Burlington, Vt. — The Fluoride Action Network (FAN) will protest during the July 13th “Celebration of 60 Years of Community Water Fluoridation” ceremony held jointly by the American Dental Association (ADA) and the U.S. Centers for Disease Control (CDC) in Chicago’s Millennium Park, Chase Promenade South, (between Randolph and Monroe Streets) beginning at 10 am.

FAN members with signs, walking books and a singer will begin at 9:30 am.

Following the demonstration and ceremony, chemistry professor Paul Connett, PhD, FAN’s Executive Director, will appear at the Barnes & Noble DePaul Center (Corner of State and Jackson) at 1 pm to educate Chicagoans about the health dangers associated with their fluoridated water supply.

Dr. Connett will also discuss the new book, “The Fluoride Deception,” by Chris Bryson, exposing the politics, and conflict of interest, underlying the promotion of fluoridation.

William Hirzy, PhD, Environmental Protection Agency scientist and David Kennedy, DDS, Citizens for Safe Drinking Water, along with a representative of the newly-formed group, Chicago Citizens Against Fluoridation, will join Dr. Connett.

FAN will also protest the ADA’s and CDC’s three-day fluoridation strategy symposium at the ADA Headquarters, 211 East Chicago Avenue, from July 14 – 16 (starting at 8:30 am)

Ignoring fluoridation’s dangers the ADA/CDC presenters will coach attendees to initiate and retain fluoridation at the state and local levels throughout the United States. FAN members will greet symposium-goers with signs, posters and literature explaining fluoridation’s harm outside ADA Headquarters on July 14 and 15.

A May 19 request to CDC Director, Dr. Julie L. Gerberding, to allow a FAN presentation of fluoridation’s hazards at this partially taxpayer-funded event, was ignored.

“Dentists should apologize for fluoridation; not celebrate it,” says Paul Connett, PhD, Executive Director, Fluoride Action Network. “If this was 1945, when fluoridation began, we could excuse the ignorance. But modern science clearly shows the risks far outweigh the benefits of fluoridation,” says Connett. “It is dangerous and absurd to continue force-feeding fluoride chemicals into every person in the country via their water supply,” says Connett.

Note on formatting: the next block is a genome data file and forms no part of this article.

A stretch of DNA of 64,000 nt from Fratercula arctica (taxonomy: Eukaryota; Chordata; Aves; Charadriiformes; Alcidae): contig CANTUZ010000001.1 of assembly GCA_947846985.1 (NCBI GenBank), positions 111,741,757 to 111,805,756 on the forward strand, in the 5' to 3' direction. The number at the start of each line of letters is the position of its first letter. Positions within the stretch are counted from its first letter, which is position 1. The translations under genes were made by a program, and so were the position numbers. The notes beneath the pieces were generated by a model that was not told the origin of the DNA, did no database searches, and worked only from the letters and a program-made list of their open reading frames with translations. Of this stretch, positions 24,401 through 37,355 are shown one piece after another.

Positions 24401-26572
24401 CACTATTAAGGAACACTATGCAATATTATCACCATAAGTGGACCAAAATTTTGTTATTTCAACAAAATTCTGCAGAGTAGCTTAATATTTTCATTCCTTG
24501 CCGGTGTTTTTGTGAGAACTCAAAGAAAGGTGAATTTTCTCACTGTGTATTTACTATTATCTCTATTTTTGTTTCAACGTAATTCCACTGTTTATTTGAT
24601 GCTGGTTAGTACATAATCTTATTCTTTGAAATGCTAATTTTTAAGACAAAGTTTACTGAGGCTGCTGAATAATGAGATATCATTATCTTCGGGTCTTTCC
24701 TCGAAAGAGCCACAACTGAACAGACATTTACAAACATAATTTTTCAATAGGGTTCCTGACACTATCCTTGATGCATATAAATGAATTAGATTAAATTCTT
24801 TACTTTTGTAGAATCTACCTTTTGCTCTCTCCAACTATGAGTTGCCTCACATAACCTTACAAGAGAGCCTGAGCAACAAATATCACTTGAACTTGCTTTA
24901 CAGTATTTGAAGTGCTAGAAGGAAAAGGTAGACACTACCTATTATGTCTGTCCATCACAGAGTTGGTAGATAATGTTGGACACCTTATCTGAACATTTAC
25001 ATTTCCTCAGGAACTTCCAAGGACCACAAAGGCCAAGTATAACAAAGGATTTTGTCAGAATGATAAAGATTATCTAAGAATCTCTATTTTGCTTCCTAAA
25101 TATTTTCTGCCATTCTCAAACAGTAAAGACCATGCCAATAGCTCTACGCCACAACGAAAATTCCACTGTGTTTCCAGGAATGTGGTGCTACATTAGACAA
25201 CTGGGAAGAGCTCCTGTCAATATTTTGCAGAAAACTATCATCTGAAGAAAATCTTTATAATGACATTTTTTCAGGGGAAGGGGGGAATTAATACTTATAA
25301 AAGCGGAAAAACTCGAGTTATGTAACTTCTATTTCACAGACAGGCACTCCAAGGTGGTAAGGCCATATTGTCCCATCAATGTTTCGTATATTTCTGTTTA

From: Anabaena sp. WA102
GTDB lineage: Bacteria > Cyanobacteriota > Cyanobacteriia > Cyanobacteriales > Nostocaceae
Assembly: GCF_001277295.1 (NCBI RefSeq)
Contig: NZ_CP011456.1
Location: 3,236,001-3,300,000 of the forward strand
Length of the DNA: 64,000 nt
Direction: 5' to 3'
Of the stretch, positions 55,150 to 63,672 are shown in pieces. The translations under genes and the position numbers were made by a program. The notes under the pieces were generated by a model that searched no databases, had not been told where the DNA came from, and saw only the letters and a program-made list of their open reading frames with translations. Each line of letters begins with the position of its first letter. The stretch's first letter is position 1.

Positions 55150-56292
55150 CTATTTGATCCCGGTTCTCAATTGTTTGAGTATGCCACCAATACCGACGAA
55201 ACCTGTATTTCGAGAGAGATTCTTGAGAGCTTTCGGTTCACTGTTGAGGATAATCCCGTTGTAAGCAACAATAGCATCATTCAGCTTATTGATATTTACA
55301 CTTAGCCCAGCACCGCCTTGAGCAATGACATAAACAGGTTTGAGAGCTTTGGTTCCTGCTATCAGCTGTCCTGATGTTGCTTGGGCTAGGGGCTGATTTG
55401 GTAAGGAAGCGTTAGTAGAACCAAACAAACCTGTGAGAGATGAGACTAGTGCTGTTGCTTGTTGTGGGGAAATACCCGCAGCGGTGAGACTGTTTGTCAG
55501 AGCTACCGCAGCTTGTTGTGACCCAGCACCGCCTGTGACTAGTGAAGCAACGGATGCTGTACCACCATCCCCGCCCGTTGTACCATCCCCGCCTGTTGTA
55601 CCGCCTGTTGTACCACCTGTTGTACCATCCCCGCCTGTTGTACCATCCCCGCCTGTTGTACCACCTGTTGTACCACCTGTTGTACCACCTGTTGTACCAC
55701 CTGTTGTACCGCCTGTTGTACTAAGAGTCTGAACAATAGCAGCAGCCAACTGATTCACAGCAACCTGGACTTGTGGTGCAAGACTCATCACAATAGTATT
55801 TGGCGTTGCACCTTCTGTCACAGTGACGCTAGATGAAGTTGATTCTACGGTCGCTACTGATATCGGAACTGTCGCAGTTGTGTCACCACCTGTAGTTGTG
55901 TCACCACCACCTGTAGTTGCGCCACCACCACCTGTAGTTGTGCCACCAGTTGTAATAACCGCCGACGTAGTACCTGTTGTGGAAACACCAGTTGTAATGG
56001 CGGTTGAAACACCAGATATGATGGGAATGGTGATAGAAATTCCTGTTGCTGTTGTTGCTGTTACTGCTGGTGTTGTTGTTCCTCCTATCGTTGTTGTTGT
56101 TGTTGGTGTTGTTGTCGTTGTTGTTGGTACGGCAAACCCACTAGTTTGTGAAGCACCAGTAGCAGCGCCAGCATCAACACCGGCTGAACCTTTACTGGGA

The CDC concedes that fluoride’s intended decay-reducing benefit is from topical application, not from ingestion. “Thus,” says Connett, “ingesting fluoride makes as much sense as swallowing sunblock to prevent skin cancer.”

American children are fluoride-overdosed reports the Journal of the ADA, whether or not they live in fluoridated communities. (1) Dental fluorosis – white spotted, yellow or brown permanently stained teeth – is the only visible sign of fluoride toxicity. However, published reports link fluoride to bone, kidney, thyroid, and brain damage.

In June, the Environmental Working Group called for a government inquiry into a Harvard scientist’s suppression of his student’s PhD thesis linking fluoride to higher rates of osteosarcoma, a frequently fatal bone cancer, in boys during early childhood. (2)

Impure and untested silicofluoride chemicals, waste products of phosphate fertilizer manufacturing, are used by over 91% of U.S. fluoridating communities. Recent research links fluoridation chemicals to children’s higher blood lead levels. (3a-c)

Fluoridation chemicals together with the newer water disinfectant, chloramine, have also been shown to leach lead from home plumbing systems. (4)

The Fluoride Action Network is an international coalition working to broaden public awareness about fluoride’s impact on human health and the environment.


(1) “Prevalence and trends in enamel fluorosis in the United States from the 1930s to the 1980s,” J Am Dent Assoc., Feb. 2002 http://www.ncbi.nlm.nih.gov/entrez/query.fcgi?

(2) Environmental Working Group, “Harvard Fluoride Findings Misrepresented?,” accessed 7/4/05

(3) a) Masters R, et al. (2000). Association of silicofluoride treated water with elevated blood lead. Neurotoxicology 21(6): 1091-1099

b) Masters RD, Coplan M. (1999). Water treatment with Silicofluorides and Lead Toxicity. International Journal of Environmental Studies 56: 435-449

c) Myron J. Coplan and Roger Masters. 2001. “Guest Editorial: Silicofluorides and fluoridation,” Fluoride Quarterly Journal of the Interantional Society for Fluoride Research, 34: 161-220

(4) The News & Observer, “Water treatment process called potential risk,” By JERRY ALLEGOOD